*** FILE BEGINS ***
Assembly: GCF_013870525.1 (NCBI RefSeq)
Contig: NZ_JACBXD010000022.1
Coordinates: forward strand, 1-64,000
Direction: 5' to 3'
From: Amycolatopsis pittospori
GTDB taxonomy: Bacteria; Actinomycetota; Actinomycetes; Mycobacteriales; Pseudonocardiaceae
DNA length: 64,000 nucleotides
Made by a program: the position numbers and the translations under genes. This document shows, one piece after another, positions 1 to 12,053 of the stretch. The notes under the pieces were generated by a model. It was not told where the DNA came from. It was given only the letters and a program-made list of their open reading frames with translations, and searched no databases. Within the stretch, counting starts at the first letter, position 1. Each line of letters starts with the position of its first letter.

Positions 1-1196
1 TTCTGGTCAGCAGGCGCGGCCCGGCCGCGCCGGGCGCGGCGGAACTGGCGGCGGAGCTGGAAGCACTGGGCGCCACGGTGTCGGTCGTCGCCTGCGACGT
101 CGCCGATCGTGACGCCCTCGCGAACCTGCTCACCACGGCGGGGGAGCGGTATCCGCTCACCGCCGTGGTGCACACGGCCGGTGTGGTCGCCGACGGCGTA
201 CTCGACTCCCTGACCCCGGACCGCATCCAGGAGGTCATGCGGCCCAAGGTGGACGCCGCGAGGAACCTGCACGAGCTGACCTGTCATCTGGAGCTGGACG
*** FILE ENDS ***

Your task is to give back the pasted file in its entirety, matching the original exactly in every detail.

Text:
Assembly: GCF_013870525.1 (NCBI RefSeq)
Contig: NZ_JACBXD010000022.1
Coordinates: forward strand, 1-64,000
Direction: 5' to 3'
From: Amycolatopsis pittospori
GTDB taxonomy: Bacteria; Actinomycetota; Actinomycetes; Mycobacteriales; Pseudonocardiaceae
DNA length: 64,000 nucleotides
Made by a program: the position numbers and the translations under genes. This document shows, one piece after another, positions 1 to 12,053 of the stretch. The notes under the pieces were generated by a model. It was not told where the DNA came from. It was given only the letters and a program-made list of their open reading frames with translations, and searched no databases. Within the stretch, counting starts at the first letter, position 1. Each line of letters starts with the position of its first letter.

Positions 1-1196
1 TTCTGGTCAGCAGGCGCGGCCCGGCCGCGCCGGGCGCGGCGGAACTGGCGGCGGAGCTGGAAGCACTGGGCGCCACGGTGTCGGTCGTCGCCTGCGACGT
101 CGCCGATCGTGACGCCCTCGCGAACCTGCTCACCACGGCGGGGGAGCGGTATCCGCTCACCGCCGTGGTGCACACGGCCGGTGTGGTCGCCGACGGCGTA
201 CTCGACTCCCTGACCCCGGACCGCATCCAGGAGGTCATGCGGCCCAAGGTGGACGCCGCGAGGAACCTGCACGAGCTGACCTGTCATCTGGAGCTGGACG